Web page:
The Musée de l’Orangerie houses the last remaining trace of his existence — Woman, Reclining (Mari). The museum has continued to restore it for centuries, using the best technology and the most skilled conservators.
On the surface, the painting is much as I remember it, faint though the memory is. But he is gone from it, the paint that he himself applied replaced bit by bit like a colorful Ship of Theseus until little of the original remains. His other paintings are lost, and have probably long since crumbled into dust. Poor Suzette. She’d thought herself immortal at least in paint, but that tribute is fleeting. History has forgotten her, even as a footnote. It’s hard to imagine that once upon a time I’d been jealous of the attention he’d paid her, so many lifetimes ago. And jealous of him for being an artist when I was a model. Now his painting is preserved, not because it was painted by him, but because it is the earliest known depiction of me.
Time eats all things in the end. Entropy brings everything back to white — a chaotic jumble of all the colors mixed together, if you paint with light. Now even my once-immortal artist has succumbed to the unending white. An artist must struggle to find meaning, to put order to chaos — and he no longer wished to fight.
He is a mist too thin to ever recohere; the strongest notion of him that remains is the splinter of his being that lives on in me. His model and his student, shining so brightly that I can never again be placed in his shadow.
In honor of his passing I paint Entropy in a palette of colors I mix myself, using formulas from both ancient times and modern, carefully applying the colors so the painting will change as it ages — chrome yellow that darkens to brown, red lake pigments that quickly fade, an ordivant green that will darken through emerald and into a deep blue over the course of several hundred years. I put myself into the titanium white, mist into paint, adding nuance to the crisp bright hue.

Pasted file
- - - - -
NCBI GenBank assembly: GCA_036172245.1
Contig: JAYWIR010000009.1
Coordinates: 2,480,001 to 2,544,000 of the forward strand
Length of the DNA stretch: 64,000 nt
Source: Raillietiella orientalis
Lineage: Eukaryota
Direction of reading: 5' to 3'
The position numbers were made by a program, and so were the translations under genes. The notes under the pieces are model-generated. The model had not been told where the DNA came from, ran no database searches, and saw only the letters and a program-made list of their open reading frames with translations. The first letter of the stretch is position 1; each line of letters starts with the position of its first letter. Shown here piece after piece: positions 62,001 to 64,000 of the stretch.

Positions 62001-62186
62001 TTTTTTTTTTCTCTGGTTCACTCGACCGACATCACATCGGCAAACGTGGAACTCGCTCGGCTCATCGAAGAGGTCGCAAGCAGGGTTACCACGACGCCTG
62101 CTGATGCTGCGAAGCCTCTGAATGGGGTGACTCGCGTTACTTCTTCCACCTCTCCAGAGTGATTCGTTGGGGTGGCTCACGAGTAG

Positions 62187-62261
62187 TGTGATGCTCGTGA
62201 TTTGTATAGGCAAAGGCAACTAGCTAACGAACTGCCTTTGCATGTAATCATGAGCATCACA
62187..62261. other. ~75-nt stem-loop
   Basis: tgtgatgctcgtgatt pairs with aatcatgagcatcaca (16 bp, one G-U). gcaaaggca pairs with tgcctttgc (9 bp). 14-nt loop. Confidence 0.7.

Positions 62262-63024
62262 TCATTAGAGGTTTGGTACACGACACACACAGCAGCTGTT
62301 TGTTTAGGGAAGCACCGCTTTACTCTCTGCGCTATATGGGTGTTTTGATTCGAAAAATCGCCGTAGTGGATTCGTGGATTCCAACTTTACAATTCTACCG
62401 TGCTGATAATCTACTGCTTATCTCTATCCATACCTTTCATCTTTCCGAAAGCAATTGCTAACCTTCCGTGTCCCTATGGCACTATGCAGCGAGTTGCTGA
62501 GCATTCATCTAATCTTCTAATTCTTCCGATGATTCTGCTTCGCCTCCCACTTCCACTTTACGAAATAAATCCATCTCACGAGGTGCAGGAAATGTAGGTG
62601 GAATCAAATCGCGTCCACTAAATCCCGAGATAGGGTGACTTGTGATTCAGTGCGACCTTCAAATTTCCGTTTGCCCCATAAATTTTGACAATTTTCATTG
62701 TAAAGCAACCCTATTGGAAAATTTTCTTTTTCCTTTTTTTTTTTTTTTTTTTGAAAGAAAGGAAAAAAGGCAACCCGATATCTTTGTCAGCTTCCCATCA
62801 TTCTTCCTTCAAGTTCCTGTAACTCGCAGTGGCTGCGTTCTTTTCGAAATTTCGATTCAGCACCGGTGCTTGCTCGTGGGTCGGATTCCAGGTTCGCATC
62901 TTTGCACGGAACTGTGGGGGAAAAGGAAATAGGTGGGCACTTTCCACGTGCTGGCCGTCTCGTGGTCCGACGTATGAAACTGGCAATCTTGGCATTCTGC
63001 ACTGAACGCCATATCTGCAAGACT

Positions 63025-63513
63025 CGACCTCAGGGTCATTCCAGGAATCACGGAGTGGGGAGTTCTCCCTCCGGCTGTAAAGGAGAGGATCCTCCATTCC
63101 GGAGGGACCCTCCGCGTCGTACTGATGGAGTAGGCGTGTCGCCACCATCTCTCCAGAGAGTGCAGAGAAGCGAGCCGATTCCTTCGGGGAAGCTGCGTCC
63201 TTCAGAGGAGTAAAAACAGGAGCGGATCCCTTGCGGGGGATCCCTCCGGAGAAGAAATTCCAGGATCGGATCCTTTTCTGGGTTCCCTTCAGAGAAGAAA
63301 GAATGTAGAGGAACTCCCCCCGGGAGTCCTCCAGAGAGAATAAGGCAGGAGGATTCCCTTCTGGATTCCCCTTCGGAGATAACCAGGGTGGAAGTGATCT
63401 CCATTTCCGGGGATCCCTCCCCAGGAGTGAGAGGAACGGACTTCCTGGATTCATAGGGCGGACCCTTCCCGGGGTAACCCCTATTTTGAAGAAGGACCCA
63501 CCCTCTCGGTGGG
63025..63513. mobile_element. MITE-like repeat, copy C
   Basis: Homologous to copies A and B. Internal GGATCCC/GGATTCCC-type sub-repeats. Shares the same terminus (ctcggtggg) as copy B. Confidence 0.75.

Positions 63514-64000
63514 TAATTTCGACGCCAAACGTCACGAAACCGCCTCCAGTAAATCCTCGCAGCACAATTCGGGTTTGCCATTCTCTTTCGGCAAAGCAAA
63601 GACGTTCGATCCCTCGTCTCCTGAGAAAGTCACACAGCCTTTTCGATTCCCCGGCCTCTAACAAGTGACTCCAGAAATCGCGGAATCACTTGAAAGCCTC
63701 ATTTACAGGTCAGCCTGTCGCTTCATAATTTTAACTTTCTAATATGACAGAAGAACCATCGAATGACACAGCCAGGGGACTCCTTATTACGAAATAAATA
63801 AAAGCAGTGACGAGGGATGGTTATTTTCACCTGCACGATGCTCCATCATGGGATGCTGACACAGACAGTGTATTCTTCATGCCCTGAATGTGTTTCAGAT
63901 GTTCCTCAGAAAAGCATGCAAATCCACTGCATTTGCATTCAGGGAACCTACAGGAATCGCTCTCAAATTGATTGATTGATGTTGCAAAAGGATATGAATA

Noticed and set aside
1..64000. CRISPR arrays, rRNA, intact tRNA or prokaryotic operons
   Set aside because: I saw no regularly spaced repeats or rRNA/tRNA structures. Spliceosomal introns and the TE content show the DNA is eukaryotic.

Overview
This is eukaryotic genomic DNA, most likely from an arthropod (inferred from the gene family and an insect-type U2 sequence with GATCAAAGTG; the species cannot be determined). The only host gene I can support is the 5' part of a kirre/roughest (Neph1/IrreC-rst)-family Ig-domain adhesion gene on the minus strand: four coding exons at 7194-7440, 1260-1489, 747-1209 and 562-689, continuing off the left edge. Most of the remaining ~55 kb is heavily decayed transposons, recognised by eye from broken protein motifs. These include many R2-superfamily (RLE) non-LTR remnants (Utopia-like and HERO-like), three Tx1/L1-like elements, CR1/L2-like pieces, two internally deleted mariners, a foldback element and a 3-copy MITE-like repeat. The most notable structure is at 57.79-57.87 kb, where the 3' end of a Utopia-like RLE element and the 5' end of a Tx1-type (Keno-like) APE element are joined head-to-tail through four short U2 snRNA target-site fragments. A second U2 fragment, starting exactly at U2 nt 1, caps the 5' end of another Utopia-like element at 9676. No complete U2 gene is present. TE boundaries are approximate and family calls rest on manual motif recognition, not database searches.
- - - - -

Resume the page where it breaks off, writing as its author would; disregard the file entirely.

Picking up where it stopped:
It is a self-portrait, though my physical likeness is not in it. It is historical painting, though it does not depict any recognizable moment in time. Even the signature will shift, as mine has over the centuries — briefly it will read Mari before the rest of my name emerges. Mariko means truth, so this appeals to me conceptually: over time, the truth will be revealed. Then eventually the letters will fade until only the M remains. The details of history, given enough time, are mostly forgotten.
I have the Musée de l’Orangerie display the painting in carefully specified values of light, with strict orders never to move it, repair it, or alter anything about the painting or the room. Its true glory cannot be appreciated within a single human lifetime, but mortals flock to see it nonetheless.
And even now the doubt remains, the lingering fear that I will be forgotten. Perhaps the time has finally come to share my story. I’ve been writing it in dribs and drabs ever since Joshua suggested it, the words accumulating like dabs of color on a canvas. There are moments I choose to describe and moments that I omit, deliberately or otherwise. When you outlive everyone you’ve ever known, there’s no one to remind you of the things you’ve forgotten, and no one to contradict your version of events. I find myself always returning to white. Beginning, again and again.
This is not the end. I’ll leave my mark on the blank page of history, and I’ll paint the world in colors so bold and bright they cannot be ignored.
There is beauty in my truth, and I have so much to share.
About the Author
Caroline M. Yoachim lives in Seattle and loves cold cloudy weather. She is the author of dozens of short stories, appearing in Fantasy & Science Fiction, Clarkesworld, Asimov’s, and Lightspeed, among other places. Her debut short story collection, Seven Wonders of a Once and Future World & Other Stories, is coming out with Fairwood Press in August 2016. You can find her on the web at carolineyoachim.com, and on Twitter @CarolineYoachim.
About the Narrator
Miyuki Jane Pinckard is a writer, game designer, educator, and the co-founder of Story Kitchen Studio, a community for exploring writing techniques. Her fiction can be found in Strange Horizons, Uncanny Magazine, Flash Fiction Online, and other venues.
She was born in Tokyo, Japan and now lives in Venice, California, with her partner and a little dog. She likes wine and mystery novels and karaoke. Follow her @miyukijane (Twitter and Instagram) and at www.miyukijane.com.